In situ hybridization of chromosomal preparations and physical mapping techniques such as linkage analysis using established chromosomal markers are invaluable in extending genetic maps. Examples of genetic maps can be found in Science (1995; 270:410f and 1994; 265:1981f). Often the placement of a gene on the chromosome of another mammalian species may reveal associated markers even if the number or arm of a particular human chromosome is not known. New sequences can be assigned to chromosomal arms, or parts thereof, by physical mapping. This provides valuable information to investigators searching for disease genes using positional cloning or other gene discovery techniques. Once a disease or syndrome, such as ataxia telangiectasia (AT), has been crudely localized by genetic linkage to a particular genomic region, for example, AT to 11q22-23 (Gatti et al (1988) Nature 336:577-580), any sequences mapping to that area may represent associated or regulatory genes for further investigation. The nucleotide sequence of the subject invention may also be used to detect differences in the chromosomal location due to translocation, inversion, etc between normal, carrier or affected individuals.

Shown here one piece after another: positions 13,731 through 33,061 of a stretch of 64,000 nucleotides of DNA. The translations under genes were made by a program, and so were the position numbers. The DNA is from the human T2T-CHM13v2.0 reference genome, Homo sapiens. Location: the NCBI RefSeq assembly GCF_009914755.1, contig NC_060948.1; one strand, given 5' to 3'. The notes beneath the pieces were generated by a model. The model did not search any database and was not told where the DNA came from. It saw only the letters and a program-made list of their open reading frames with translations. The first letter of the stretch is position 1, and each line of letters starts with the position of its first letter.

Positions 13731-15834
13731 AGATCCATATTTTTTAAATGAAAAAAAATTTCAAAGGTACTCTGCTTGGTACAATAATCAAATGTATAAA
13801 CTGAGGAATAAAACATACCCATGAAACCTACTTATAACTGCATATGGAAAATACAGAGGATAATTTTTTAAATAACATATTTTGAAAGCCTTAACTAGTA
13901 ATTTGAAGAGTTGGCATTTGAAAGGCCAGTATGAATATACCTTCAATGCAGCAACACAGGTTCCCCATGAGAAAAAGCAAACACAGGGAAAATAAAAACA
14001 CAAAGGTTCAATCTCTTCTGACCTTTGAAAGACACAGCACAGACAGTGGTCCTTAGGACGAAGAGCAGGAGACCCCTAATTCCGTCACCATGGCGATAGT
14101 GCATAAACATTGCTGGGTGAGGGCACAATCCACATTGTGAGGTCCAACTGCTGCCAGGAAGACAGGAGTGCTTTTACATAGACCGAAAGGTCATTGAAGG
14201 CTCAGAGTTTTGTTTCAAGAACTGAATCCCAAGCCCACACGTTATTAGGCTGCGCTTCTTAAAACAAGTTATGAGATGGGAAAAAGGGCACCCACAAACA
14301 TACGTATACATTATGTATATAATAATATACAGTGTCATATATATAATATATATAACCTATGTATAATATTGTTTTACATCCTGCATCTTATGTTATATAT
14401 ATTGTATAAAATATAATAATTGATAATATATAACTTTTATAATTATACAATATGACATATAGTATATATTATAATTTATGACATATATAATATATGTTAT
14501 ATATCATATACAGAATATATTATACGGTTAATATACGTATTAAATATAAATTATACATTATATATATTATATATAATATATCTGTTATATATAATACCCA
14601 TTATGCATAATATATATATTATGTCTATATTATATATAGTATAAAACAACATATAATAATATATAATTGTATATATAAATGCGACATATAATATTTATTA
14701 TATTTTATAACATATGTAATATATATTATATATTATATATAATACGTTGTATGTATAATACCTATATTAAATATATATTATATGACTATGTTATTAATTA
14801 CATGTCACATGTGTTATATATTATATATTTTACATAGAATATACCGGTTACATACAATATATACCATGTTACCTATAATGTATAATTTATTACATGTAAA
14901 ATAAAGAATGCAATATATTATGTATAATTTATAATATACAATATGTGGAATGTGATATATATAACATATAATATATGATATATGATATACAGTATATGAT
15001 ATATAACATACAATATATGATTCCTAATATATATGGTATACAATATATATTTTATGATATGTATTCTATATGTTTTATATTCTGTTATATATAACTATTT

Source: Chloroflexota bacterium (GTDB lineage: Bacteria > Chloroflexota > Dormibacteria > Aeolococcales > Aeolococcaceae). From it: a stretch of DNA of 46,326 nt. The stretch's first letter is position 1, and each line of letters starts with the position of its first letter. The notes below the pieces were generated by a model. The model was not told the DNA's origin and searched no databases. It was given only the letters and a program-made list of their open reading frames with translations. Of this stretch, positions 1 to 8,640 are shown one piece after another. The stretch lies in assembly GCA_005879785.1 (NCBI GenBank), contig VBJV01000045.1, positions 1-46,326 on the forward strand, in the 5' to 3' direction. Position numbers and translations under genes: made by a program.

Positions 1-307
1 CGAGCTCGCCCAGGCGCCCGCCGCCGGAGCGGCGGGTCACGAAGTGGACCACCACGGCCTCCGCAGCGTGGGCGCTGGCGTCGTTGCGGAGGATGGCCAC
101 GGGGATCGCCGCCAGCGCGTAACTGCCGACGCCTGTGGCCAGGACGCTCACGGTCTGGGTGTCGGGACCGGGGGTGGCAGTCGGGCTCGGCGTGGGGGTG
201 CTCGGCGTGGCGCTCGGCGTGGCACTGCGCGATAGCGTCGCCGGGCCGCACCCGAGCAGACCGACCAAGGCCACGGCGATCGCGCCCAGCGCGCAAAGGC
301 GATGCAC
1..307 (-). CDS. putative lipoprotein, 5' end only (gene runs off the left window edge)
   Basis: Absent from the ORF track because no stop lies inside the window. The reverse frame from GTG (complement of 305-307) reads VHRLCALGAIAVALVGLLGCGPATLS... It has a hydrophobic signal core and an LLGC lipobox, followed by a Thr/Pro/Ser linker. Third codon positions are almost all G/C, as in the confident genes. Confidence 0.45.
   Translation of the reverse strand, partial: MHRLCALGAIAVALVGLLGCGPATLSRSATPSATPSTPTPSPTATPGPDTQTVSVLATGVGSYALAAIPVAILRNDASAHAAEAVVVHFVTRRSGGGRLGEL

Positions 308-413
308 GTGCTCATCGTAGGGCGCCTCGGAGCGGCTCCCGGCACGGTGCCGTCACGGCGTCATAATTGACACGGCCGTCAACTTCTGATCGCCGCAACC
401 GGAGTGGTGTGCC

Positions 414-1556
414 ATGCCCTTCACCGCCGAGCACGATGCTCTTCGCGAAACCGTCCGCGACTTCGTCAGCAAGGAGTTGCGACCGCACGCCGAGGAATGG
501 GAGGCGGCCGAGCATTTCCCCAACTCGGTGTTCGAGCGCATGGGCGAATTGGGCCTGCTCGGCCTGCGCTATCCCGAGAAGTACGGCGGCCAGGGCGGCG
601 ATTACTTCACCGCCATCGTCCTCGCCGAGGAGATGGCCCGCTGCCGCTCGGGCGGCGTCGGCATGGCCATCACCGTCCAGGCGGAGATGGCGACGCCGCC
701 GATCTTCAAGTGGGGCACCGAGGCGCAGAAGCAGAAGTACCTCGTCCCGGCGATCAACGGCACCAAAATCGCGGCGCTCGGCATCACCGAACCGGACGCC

The present invention relates to pharmaceutical compositions which may comprise all or portions of myd118 polynucleotide sequences, MYD118 polypeptides, inhibitors or antagonists of MYD118 bioactivity, including antibodies, alone or in combination with at least one other agent, such as stabilizing compound, and may be administered in any sterile, biocompatible pharmaceutical carrier, including, but not limited to, saline, buffered saline, dextrose, and water.